We have been in deep reflection and dialogue with each other, community members, and our local Interfaith leadership partners since the publication of an editorial piece that appeared in the Atlantic on December 25. You may know exactly what I am referring to….and you may not. I imagine that most who follow this Temple page or are connected to our community in any way would have a strong reaction to the picture the author painted of paganism (lowercase “p” intentional) and may be feeling a deep personal or collective concern.
Indeed, the views expressed are disheartening and frankly, frightening. Strong rebuttals from across the country penned by Pagans and Pagan-affiliated individuals and communities bring a new wave of awareness of our numbers and presence in this country.
As the Temple of the Creative Flame, our purpose and focus remain the same. We continually ask ourselves, how do we serve, support, and protect our local communities of thinkers and lovers of life?
For us, it is apparent that this one writer’s voice wields power which is compounded by the fact that he is widely known and the piece was published in a highly regarded, globally read publication.
Our work is still local, and it matters. This is where our ceremonies and rituals happen, this is where we speak to the diverse communities we are part of. This is where we break bread and serve the Communion of the Goddess with friends and strangers, initiating and engaging fully in uncomfortable conversations while listening deeply to opposing viewpoints about religious and spiritual beliefs and practices.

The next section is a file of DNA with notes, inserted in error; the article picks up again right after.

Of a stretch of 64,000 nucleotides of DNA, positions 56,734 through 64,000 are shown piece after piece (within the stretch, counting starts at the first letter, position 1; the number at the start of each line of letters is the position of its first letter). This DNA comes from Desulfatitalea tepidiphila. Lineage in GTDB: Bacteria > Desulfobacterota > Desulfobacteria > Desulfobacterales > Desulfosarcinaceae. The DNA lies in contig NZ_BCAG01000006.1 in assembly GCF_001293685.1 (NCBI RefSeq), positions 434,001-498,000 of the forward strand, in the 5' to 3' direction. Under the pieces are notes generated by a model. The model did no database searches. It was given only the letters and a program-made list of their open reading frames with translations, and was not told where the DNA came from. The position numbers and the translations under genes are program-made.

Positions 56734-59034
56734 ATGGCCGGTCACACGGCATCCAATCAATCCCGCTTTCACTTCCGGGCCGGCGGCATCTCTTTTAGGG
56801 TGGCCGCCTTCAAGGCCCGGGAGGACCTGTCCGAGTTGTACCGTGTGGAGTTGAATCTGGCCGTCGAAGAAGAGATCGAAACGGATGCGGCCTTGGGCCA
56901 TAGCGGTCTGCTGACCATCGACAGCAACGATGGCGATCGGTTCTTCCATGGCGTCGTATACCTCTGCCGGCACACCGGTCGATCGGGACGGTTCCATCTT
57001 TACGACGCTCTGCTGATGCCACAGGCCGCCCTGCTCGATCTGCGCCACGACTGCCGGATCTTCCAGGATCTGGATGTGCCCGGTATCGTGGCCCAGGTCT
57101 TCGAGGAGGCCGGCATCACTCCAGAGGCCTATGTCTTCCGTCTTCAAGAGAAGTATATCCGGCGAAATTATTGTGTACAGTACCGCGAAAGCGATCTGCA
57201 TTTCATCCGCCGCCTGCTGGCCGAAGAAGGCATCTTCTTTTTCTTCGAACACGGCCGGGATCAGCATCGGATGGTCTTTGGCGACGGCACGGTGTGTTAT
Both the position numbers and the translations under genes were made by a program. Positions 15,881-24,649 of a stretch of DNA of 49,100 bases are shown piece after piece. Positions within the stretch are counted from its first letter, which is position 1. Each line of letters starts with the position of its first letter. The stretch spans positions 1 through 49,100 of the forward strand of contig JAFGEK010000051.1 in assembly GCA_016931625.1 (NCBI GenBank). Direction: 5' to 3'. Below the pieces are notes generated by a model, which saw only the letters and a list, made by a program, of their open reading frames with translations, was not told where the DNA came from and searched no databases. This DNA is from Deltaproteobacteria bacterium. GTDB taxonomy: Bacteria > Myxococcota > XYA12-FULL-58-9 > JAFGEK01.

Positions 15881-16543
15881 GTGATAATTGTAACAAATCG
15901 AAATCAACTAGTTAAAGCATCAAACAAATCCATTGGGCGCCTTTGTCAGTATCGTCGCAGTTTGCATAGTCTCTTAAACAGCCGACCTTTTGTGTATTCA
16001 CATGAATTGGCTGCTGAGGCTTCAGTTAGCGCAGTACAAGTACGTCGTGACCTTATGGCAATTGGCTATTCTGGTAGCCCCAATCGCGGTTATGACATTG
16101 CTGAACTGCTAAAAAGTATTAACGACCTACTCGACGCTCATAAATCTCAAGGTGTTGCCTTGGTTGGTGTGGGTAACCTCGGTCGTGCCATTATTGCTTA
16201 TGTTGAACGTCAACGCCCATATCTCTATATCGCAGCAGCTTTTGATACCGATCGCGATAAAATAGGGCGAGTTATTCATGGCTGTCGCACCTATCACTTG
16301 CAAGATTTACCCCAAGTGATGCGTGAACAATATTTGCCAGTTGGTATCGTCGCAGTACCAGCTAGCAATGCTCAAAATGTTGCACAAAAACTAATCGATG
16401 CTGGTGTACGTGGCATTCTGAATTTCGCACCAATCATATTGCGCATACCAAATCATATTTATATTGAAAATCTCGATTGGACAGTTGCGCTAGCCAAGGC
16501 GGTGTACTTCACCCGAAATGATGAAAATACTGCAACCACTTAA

I reflect upon experiences shared over the years as we have navigated some of those opportunities and conversations. The big work, the work that creates a bridge or brings a better understanding to those who think they don’t know any Pagans or who hold untrue beliefs about us, is often revealed after the fact or even behind the scenes. In 2018 Cynthia and I were asked to write a piece for an Arizona newspaper’s “Faith Matters” section. Our piece was titled “Wicca values life, and Witches follow many paths.” When it was published, the newspaper’s editorial staff had removed all capitalization of Witches, Pagan, Paganism, and Heathenry. The real communication began as we wrote a rebuttal to the action, published a statement regarding the change, and then continued communication, providing additional resources to broaden their understanding of Paganism.
We step into opportunities to serve, speak about, and model our Pagan values where and when it is possible and safe to do so. We encourage and support our community members who are moved to do the same.
We enter 2024 with a heightened awareness of the extent to which some will go to exert power over patriarchal views. We recognize the dangers of not only the words but also the misguided beliefs that develop as a result of blind trust in an individual or a publication based on their stature or readership.
As Pagan leaders and members of the greater as well as local communities, we understand our strength is in deepening our own roots and anchoring connections. Like thousands of other Pagan communities, we are small but well-woven and well-rooted.
We will continue to bring the Communion of the Goddess – bread from fresh grains of the earth, sweet honey, apples, water, and wine, along with knowledge, wisdom, and guidance to each table or altar we set or to which we are invited. We support those within the greater Pagan community who work in different ways, as we hold a shared vision of the importance of a strong and diverse Pagan presence today and into the future.